Allotment Paths and Using Up Leftovers

This week I finished the paths around my dad’s bit of my allotment.

I managed to get bags of woodchip from our local council for £1.00 per bag.  The paths took ten bags of woodchip, so it cost me just £10.00 to do.  I know it would have cost an awful lot more if I had gone to a garden centre to buy the woodchip.

I am very pleased with the result and I think my dad will be happy too.

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I spent the morning clearing away my old peas.  I saved the seeds from the tall growing variety I had grown.  The seeds are an old variety called ‘Peashooter’ and they are expensive to buy.

I will put the seeds in an envelope and store them in a cool dark place, until I plant them next year.

Afterwards I dug manure into two of my beds ready for next year.  The manure is two years old now and it really is well rotted and great to dig in.

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Today I took a walk around my allotment.  I was very pleased as I thought the allotment was looking particularly beautiful in the afternoon sunshine.

The Michaelmus Daisys were still looking stunning and they were teeming with bees and butterflies, it was wonderful to watch.

The sun flowers were looking great too.

The birds will soon be enjoying these seeds.

The Crocosmia that my youngest daughter planted earlier in the year, is also flowering now:

The dahlia’s that I grew from seed are still flowering well too:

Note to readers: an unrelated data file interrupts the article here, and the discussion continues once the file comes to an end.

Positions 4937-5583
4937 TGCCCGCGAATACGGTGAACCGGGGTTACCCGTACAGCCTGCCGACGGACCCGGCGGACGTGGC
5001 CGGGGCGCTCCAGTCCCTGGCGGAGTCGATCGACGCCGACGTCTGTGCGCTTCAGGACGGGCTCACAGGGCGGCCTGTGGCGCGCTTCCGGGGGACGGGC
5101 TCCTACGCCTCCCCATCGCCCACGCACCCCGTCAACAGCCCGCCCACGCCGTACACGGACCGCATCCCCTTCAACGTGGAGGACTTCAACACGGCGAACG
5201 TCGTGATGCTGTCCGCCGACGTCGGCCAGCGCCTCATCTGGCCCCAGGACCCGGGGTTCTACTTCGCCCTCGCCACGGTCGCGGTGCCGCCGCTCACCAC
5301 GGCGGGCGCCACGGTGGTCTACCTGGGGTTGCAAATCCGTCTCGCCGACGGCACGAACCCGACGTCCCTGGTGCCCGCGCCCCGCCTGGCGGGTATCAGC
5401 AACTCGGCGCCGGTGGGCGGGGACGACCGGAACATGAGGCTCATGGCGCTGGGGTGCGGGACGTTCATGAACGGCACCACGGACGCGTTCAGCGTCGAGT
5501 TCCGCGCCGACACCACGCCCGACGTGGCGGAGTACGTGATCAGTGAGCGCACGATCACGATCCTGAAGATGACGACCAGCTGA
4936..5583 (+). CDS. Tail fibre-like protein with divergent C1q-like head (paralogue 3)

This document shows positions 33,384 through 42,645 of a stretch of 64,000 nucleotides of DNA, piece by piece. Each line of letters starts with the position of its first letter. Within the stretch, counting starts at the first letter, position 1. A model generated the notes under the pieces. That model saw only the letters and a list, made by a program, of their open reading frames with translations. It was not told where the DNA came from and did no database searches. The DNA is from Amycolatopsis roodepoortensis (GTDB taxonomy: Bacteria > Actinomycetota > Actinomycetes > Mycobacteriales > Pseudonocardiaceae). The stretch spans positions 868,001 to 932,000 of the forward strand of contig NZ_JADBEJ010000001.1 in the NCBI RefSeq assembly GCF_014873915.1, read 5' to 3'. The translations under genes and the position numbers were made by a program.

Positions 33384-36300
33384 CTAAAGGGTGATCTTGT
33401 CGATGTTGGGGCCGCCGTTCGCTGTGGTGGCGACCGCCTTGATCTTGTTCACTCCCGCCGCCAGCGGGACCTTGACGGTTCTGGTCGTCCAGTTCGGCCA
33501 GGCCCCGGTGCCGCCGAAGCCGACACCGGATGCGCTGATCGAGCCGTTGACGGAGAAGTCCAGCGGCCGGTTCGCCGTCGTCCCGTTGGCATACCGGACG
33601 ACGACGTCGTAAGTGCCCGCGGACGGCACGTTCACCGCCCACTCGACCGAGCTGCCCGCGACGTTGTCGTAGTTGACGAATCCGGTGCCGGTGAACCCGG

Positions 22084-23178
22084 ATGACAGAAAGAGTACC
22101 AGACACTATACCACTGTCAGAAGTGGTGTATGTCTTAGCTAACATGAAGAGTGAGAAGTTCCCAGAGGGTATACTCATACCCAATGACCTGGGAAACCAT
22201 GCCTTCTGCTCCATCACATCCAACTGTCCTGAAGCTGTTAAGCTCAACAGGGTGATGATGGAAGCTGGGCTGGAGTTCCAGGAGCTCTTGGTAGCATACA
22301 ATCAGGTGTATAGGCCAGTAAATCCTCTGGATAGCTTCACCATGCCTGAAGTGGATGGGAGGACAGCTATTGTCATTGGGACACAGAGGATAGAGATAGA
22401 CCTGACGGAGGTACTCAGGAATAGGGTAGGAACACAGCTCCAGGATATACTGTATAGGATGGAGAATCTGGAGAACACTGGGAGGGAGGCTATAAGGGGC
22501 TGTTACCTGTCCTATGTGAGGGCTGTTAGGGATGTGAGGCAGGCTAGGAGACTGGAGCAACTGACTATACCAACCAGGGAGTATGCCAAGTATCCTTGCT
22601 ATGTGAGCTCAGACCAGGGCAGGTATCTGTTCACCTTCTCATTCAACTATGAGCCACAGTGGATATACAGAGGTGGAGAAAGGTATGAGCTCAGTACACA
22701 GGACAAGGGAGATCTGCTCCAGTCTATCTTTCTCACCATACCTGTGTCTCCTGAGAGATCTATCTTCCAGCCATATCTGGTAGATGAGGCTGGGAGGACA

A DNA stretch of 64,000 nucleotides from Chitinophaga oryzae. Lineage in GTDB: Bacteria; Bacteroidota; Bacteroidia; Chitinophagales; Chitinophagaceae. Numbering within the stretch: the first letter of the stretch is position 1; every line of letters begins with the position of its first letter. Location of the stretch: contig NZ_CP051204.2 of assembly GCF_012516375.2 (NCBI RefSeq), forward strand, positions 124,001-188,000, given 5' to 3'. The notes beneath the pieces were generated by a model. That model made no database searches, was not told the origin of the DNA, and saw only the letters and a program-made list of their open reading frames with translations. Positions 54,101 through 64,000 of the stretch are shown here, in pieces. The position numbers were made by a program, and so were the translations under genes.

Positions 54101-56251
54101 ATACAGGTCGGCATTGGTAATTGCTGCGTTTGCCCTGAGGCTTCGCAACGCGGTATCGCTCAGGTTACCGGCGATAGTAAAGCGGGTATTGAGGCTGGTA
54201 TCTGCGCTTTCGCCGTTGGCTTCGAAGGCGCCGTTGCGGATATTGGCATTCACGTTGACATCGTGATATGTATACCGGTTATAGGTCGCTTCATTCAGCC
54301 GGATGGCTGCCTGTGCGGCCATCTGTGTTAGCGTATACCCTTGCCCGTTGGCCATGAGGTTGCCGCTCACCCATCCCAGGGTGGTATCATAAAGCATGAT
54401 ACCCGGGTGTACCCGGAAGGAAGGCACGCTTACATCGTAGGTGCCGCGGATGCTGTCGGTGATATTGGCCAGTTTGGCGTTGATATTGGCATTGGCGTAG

A nasturtium that self seeded over the summer is now trailing over my compost heap and it is flowering nicely.

I like adding the leaves to salads as they taste peppery and it’s just something a bit different in a salad.

The green manure I planted last month, is growing well too.  It is phacelia.  I will cut it back before it flowers and dig it into the soil.

You can read about green manures here.

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I also noticed my shark fin melons are just about ready to pick.

You can read about my shark fin melon plant here and here.  I am looking forward to making soup with them.

I put my keys next to the other shark fin melon so you would be able to gauge the size of it from the picture:

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Using Leftovers

I try to use all our leftover meat and vegetables.  I really hate throwing good food away, it doesn’t make sense to do this.

Using your leftovers also saves money.

Previously I wrote about my ‘Use it up’ Vegetable Curry Recipe.  You can find it here.

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Remember the beef I bought on Sunday that was reduced from £14.14 to £3.54…  You can read about it here.  I made a lovely roast dinner for us all, but there was some roast beef left over.

The next day, I made a beef and vegetable pie with the leftovers.

It is a very easy pie to make:

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All I did was to reheat the beef and leftover vegetables in the microwave until piping hot.